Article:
ongevity has been on my mind lately. I was trying not to get blown into oncoming traffic the other day when I passed our small town’s wall of death notices.
The wind blows with brutal force in the sticks. Like the children of villages near the Arctic Circle, Manciano’s offspring are raised for the harshest weather. It’s why my husband Giulio almost asphyxiates himself every time he puts on his scarf. There is no such thing as too tight when you’re navigating the desolate wind-swept plains that divide our front door from our car. I swear he’s considering investing in a balaclava to match the turn-of-the-century motorcycle goggles he whips out every time he gets out of the car.
The other day, I was conspicuously without a jacket and inconspicuously avoiding striking up a conversation with the lady coming my way. On our first and only meeting she said I had fat ankles, fatter than both she and my mother-in-law combined. I still haven’t really gotten over it.
I hail from Australia, the second fattest nation in the world, a place where most everyone gets skin cancer and it’s hard to find anyone who hasn’t stumbled on a deadly spider or snake while trying to take a midnight leak. A stingray murdered one of our greatest icons and our national dish is pastry wrapped around an assortment of gravy laden mystery meats. In other words, we’re not high on life expectancy.
But Italian women and men, especially those in small towns, take another approach: living to at least 100. Presumably it’s all about clean country living and olive oil. Yeah, now pull the other one.
I’ve lived in rural Tuscany for long enough to see through the extra-virgin stereotype. I go to the supermarket. I see Italian housewives elbow each other in the face to get to the Findus frozen fish fingers while the bored woman at the fresh seafood counter catches up on the latest Mills & Boon.
Do you really want to know why rural Italians live forever? It’s because they’re bloody hypochondriacs. They wear their non-life-threatening hospital visits like badges of honor. They engage in a subconscious warfare to see who can amass the biggest stockpile of prescription drugs without actually having been issued any prescriptions. They discuss cold and flu symptoms like you discuss your wild weekend at work.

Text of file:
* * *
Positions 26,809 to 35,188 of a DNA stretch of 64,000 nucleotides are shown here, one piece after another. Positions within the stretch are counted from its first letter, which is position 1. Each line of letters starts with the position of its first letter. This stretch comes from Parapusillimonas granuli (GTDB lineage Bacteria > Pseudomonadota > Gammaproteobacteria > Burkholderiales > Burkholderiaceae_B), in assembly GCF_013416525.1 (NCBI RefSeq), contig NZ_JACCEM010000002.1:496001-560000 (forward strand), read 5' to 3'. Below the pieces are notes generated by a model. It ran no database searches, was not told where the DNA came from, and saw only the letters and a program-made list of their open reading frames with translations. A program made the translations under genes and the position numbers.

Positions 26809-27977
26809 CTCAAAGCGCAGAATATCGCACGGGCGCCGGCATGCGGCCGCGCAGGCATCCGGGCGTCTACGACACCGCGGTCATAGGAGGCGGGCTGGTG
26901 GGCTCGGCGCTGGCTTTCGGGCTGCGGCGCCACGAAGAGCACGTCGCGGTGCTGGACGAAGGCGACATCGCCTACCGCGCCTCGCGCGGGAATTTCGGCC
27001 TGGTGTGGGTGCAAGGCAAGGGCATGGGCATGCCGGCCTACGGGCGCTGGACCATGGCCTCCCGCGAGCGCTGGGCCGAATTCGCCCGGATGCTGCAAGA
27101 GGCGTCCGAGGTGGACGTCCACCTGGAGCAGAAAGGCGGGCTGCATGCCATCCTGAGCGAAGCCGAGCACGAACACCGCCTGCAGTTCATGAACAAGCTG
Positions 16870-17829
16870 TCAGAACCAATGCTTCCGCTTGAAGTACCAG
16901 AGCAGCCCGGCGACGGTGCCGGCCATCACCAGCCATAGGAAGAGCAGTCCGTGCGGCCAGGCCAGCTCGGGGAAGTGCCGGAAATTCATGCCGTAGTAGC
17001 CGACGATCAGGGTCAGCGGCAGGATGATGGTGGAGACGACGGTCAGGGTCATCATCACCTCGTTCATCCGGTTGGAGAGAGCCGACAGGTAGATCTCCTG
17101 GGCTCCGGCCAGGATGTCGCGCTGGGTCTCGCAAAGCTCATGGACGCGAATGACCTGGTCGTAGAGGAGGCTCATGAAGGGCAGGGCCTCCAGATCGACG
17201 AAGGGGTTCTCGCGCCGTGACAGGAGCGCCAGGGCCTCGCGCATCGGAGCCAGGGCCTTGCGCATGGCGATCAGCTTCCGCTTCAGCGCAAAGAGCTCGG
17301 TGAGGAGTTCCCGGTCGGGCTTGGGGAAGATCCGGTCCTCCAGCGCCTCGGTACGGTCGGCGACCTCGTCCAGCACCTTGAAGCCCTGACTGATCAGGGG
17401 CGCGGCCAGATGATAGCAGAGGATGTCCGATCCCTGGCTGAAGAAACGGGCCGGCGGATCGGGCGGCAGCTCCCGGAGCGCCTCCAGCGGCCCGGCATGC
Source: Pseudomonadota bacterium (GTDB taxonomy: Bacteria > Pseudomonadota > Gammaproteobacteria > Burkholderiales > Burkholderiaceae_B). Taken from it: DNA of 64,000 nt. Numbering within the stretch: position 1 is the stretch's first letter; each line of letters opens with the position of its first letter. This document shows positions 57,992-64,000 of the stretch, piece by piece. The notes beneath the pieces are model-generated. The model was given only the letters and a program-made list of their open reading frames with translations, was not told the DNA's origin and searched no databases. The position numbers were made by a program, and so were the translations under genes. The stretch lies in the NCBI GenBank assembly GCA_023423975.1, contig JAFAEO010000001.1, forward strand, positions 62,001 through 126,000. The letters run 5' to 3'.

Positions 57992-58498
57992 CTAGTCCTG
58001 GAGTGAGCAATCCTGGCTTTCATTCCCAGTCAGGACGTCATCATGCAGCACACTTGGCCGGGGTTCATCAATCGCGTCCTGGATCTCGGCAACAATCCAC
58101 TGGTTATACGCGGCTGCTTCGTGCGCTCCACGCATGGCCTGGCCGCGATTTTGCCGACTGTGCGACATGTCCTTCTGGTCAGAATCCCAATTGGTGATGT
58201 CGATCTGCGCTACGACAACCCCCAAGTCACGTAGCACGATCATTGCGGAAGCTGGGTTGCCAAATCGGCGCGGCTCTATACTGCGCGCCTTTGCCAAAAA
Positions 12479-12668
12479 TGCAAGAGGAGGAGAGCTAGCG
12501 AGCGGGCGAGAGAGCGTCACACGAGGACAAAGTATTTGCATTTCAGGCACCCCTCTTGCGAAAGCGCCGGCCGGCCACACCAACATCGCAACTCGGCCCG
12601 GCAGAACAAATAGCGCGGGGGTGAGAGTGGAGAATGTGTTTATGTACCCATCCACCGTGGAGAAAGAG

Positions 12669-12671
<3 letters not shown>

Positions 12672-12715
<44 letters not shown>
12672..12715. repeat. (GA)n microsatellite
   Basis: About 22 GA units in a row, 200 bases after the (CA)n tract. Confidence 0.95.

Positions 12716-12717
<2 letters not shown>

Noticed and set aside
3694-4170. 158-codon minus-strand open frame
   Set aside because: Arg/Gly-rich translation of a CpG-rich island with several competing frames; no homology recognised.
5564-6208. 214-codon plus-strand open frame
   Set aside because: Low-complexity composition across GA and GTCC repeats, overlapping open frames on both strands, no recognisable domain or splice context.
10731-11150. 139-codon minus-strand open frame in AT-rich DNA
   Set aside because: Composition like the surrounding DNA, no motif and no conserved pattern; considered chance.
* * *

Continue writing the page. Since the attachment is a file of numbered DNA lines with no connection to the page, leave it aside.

I have never met an Italian who hasn’t felt it necessary to regale me with their long list of maladies. In winter, the conversational fodder very rarely strays from who’s had a fever the longest. I honestly can’t remember the last time I had a fever, but I swear my mother-in-law gets one so often it’s a miracle she doesn’t have brain damage.
Just before we headed to Australia for Christmas, I had to hide under my desk as she literally chased me with a syringe. I have my doubts about the flu shot, but I have even stronger reservations about it being administered by a former baker turned professional Barbie collector.
Our entire town went into lockdown when someone whispered the word meningitis. I remember it like it was yesterday because it was yesterday and I was under my desk again trying to evade my meningitis vaccine-wielding mother-in-law.
We Aussies are firm believers that anything that doesn’t kill you is a flesh wound and can be cleared up with a couple of shots of Jäger. My brother kicked a soccer ball with such force it broke my nose when I was a kid. I ran crying to my mother who simply snapped it back in with the palm of her hand. There was no talk of doctors.
It wasn’t a win for parenting, but it was a win for common sense. The Italians have such a comfortable relationship with prescription pills that they can self-medicate any scenario. My husband can’t remember where we keep the pasta bowls, but he does remember what combination of drugs you should take next time you get gastro. And don’t worry if you run out of syringes, you can buy a pack of 50 from the local discount store. They’re next to the boxes of tobacco and marijuana-scented air freshener.
Before I met Giulio, I didn’t know there was a difference between a bellyache and a stomachache. It has something to do with the belly button… and I don’t remember the rest because something shiny caught my eye. Suffice to say I won’t live long enough to get a letter from the queen. But it sure beats baring my backside to my mother-in-law once a year while she admonishes me for not visiting the gynecologist often enough.